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Torres Holds All the Cards but Will Play Out Campaign Hand

October 23, 1986|JESSE KATZ | Times Staff Writer

Despite running in a district with nearly 68% of the voters registered as Democrats, state Sen. Art Torres said that he is not taking his seat in the 24th District for granted.

"Whether a district is safe or unsafe, people are accountable to their constituents. You're still vulnerable," said Torres, a Democrat who is running for a second four-year term in a district that includes Eagle Rock, Highland Park, South Pasadena, and East Los Angeles.

His two opponents are Republican Lee D. Prentiss, a Los Angeles Police Department detective from South Pasadena, and Libertarian Laura G. Brown, an English tutor from Los Angeles.

Finances and registration heavily favor Torres. As of Oct. 6, he reported having $111,607 in a campaign war chest after spending $132,220 this year on his own campaign and that of fellow Democrats. In sharp contrast, Prentiss and Brown report having raised less than $500 each.

Democrats in Majority

Of the 141,375 registered voters, 95,885 are Democrats, 31,472 are Republicans, 3,526 are with minor parties and 10,492 are unaffiliated.

Prentiss, who also serves as mayor of South Pasadena, conceded that Torres may be unbeatable but said he is running against the senator to protest a district alignment that he calls basically unfair.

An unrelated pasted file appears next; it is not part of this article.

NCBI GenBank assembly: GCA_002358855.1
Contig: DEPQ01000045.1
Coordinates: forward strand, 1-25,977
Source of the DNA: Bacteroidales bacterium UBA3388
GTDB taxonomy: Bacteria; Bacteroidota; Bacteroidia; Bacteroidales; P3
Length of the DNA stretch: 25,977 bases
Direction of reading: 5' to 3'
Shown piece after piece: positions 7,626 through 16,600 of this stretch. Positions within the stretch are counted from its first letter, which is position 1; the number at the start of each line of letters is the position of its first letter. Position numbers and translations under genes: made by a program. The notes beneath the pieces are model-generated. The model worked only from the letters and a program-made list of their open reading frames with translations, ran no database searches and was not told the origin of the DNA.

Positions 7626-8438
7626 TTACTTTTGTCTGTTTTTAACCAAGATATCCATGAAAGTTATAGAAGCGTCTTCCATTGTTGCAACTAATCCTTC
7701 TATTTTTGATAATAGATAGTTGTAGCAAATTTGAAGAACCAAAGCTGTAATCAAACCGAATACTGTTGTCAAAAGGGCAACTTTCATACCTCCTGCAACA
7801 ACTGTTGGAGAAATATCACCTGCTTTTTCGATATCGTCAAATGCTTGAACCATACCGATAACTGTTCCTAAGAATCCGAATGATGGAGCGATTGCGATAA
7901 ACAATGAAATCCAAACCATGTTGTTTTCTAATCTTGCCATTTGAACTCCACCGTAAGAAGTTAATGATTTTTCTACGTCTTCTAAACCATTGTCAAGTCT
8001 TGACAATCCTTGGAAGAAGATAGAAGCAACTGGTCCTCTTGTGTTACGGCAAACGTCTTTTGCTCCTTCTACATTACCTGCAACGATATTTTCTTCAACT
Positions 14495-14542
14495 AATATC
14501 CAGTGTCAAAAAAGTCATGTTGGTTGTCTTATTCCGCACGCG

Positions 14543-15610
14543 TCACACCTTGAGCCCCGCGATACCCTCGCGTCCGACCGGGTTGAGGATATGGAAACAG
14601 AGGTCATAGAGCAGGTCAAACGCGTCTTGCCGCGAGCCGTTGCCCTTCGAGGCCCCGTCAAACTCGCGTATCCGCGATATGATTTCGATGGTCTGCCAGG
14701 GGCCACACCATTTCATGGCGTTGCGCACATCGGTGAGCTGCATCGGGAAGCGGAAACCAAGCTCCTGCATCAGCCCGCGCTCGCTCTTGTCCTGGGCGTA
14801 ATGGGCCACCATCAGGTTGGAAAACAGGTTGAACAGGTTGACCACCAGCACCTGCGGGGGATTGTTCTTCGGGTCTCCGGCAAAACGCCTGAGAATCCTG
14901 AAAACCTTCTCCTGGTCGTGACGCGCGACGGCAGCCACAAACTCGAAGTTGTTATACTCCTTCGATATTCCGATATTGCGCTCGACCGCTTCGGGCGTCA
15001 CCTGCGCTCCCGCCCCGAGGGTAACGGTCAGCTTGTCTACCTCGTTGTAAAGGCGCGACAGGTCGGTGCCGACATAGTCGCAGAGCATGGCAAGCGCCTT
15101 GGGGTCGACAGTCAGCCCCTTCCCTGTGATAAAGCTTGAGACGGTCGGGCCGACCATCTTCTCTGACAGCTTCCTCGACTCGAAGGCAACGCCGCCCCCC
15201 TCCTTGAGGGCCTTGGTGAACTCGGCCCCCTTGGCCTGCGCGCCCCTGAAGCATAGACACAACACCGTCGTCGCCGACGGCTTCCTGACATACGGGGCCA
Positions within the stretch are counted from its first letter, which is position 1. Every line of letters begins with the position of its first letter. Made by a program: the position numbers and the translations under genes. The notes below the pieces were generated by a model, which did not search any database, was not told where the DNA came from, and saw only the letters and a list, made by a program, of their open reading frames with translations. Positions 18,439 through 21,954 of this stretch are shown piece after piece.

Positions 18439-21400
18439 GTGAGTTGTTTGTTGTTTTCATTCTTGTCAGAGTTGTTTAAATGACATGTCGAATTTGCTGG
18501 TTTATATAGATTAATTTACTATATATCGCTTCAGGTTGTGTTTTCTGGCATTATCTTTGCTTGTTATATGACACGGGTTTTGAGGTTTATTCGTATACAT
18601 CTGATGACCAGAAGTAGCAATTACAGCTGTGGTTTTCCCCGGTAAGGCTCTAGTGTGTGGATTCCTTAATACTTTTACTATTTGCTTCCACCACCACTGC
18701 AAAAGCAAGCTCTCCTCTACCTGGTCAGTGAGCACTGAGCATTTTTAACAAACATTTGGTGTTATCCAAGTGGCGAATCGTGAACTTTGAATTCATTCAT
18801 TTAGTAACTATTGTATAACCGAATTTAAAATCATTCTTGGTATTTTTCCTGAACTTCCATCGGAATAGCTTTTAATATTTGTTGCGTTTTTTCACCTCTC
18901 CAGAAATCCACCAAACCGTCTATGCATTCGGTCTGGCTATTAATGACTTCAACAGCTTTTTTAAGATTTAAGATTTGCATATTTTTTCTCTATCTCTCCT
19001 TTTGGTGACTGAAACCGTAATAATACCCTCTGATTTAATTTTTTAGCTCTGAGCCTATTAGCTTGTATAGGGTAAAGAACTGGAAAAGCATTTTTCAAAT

"I object to the philosophy of lopsided gerrymandering," Prentiss said. "It becomes extremely obvious to anybody that you can't possibly win. He could do virtually anything and not be defeated."

Prentiss, 41, said that he also is running to "represent what a great governor we have in George Deukmejian," and to protest Chief Justice Rose Elizabeth Bird, who he said "has made the California judicial system the laughingstock of the United States."

Brown, Torres' other opponent, said she admires some of the senator's accomplishments but objects to "the type of big government" that she said the Democrats support.

Appeal to Yuppies

As a Libertarian, Brown, 24, described herself as pro-civil liberties, pro-free market economics and anti-interventionist.

"We like to think we appeal to the yuppie population, the overtaxed and the people who don't want to be drafted to fight against the Nicaraguan government," she said.

Torres, who won the heavily Latino district in 1982 after a bitterly fought primary, said he will concentrate on streamlining the criminal justice system, overseeing toxic waste disposal methods and working to implement Proposition 65, the anti-toxics initiative, if it passes.

Torres, 40, was uncontested in this year's primary election.

"I'd give the governor an F on toxics," Torres said. "It's my responsibility to check up on him."

No Opinion on Bird

Prentiss and Brown both said they oppose Bird, and Torres said that, although he supports the death penalty, he is not taking a position on Bird's confirmation.

Torres and Brown both said they think people should be encouraged to learn English, but that Proposition 63, which they oppose, is a hostile gesture toward minority groups.

Prentiss said he supports the measure because failing to make English the official language would be handicapping minorities and "enslaving" them in a lower class.

"If they're going to be productive Americans, there's only one language to speak," Prentiss said.

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